Some 90km northwest of Rome, Tarquinia is the pick of Lazio’s Etruscan towns. The highlight is the magnificent Unesco-listed necropolis and its extraordinary frescoed tombs, but there is also a fantastic Etruscan museum (the best outside of Rome) and an atmospheric medieval centre.

Legend suggests that Tarquinia was founded towards the end of the Bronze Age in the 12th century BC. Later home to the Tarquin kings of Rome before the creation of the Roman Republic, it reached its prime in the 4th century BC, before a century of struggle ended with surrender to Rome in 204 BC.

Highlight of Tarquinia is the Necropoli di Monterozzi. This remarkable 7th-century BC necropolis is one of Italy’s most important Etruscan sites. Some 6000 tombs have been excavated in this area since digs started in 1489, of which 140 are painted and 19 are currently open to the public. These include the Tomba della Caccia e della Pesca , which boasts some wonderful frescoes depicting hunting and fishing scenes; the richly decorated Tomba dei Leopardi ; and the Tomba della Fustigazione with some erotic scenes of flagellation. To get to the necropolis, which is about 1.5km outside the town centre, take the shuttle bus (free, every 20 minutes from 9am to 1pm and then 4pm to 7pm Monday to Saturday) from outside the tourist office. There are also regular town buses or you can walk – head up Corso Vittorio Emanuele, turn right into Via Porta Tarquinia and follow straight into Via Ripagretta; it takes about 20 minutes.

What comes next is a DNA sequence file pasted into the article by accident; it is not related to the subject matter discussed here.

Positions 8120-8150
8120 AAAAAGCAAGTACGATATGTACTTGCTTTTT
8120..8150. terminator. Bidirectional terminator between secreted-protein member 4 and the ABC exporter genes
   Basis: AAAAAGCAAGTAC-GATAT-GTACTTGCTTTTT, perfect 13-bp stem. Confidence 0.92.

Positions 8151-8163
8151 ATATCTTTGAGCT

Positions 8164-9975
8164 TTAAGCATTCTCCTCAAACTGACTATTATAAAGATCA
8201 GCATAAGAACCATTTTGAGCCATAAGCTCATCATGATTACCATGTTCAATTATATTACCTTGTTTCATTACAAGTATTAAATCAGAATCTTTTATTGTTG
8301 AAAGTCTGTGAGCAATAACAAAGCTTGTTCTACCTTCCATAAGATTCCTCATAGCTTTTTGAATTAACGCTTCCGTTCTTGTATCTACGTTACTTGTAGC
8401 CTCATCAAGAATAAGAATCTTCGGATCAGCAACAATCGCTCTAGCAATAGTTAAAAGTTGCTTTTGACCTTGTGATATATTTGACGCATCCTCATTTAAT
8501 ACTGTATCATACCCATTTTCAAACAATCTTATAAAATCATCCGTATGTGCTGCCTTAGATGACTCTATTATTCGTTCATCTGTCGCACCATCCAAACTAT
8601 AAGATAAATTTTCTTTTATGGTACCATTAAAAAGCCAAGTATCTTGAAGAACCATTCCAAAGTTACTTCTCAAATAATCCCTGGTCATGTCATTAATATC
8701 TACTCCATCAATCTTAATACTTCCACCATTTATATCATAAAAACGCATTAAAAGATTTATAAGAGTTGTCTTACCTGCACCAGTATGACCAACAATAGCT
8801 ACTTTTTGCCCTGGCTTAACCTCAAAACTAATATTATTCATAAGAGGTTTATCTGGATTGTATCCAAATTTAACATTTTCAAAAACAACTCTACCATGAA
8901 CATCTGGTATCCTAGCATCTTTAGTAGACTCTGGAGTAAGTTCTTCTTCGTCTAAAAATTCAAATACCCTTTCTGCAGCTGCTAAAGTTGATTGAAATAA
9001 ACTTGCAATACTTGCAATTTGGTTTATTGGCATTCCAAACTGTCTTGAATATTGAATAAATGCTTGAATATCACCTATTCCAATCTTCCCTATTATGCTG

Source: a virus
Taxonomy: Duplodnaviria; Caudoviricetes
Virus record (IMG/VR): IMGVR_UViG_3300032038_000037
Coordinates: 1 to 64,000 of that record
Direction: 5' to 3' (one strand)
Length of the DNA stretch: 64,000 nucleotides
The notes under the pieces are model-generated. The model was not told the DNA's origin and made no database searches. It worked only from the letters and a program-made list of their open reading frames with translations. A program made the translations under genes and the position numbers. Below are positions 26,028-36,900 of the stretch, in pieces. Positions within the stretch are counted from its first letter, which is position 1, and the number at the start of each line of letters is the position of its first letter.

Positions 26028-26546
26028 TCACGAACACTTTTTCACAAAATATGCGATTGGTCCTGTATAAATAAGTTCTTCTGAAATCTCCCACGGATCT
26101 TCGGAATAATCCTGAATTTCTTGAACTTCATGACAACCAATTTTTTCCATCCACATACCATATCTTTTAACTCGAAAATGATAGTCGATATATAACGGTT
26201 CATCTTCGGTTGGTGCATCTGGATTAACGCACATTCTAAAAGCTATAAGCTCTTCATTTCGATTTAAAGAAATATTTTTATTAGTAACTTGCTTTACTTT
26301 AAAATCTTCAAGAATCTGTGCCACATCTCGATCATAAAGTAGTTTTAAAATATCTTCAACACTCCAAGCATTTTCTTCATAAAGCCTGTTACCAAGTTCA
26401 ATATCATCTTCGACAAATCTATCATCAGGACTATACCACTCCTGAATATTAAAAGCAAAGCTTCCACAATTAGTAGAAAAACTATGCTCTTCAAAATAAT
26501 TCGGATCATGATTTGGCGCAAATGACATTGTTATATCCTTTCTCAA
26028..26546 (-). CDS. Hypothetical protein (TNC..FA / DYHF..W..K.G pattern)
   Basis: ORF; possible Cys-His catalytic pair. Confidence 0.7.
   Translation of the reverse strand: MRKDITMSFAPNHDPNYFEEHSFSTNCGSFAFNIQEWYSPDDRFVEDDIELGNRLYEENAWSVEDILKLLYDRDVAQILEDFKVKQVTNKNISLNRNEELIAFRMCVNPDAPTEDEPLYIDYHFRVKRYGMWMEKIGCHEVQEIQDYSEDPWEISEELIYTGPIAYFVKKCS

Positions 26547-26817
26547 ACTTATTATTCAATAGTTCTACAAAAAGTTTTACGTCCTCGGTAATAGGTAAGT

Also, do not miss out on the Museo Archeologico Nazionale Tarquiniense. Beautifully housed in the 15th-century Palazzo Vitelleschi, this charming museum is a treasure trove of locally found Etruscan artefacts. Highlights include a breathtaking terracotta frieze of winged horses (the Cavalli Alati), a room full of painted friezes, and several frescoed tombs full of vibrant paintings.

Last but not least you should visit the old town of Tarquinia, an architectural jewel set within the medieval walls of an ancient and enchanting borough, named the “San Gimignano” of Lazio. Wandering through the narrow streets of the historical centre, and between the city towers, you discover an unexpected world, not only made of those particular bricks with a unique colour – the macco, unique element, fruit of Tarquinia territory – but also made of episodes, legends and memories full of charm. Romantic gothic and neoclassical style interlace, almost unconsciously, on the palaces and church facades, until the triumph of the enchanting church of Santa Maria in Castello, which appears at the edge of the hill. Your stroll made of memories, mystery and surprise will lead you from the keep of the Countess Matilde of Canossa, admiring the masterpieces of its walls to, onto Piazza delle Erbe, which is dominated by the shape of the Barucci Tower under which during medieval times the town’s hangmen carried out their rituals. And then continuing through the maze like streets you will admire towers and the coat of arms of the wealthy families: perfect scenery in the time in which ranks of friars used to enchant rich and poor people, the powerful and those who had nothing.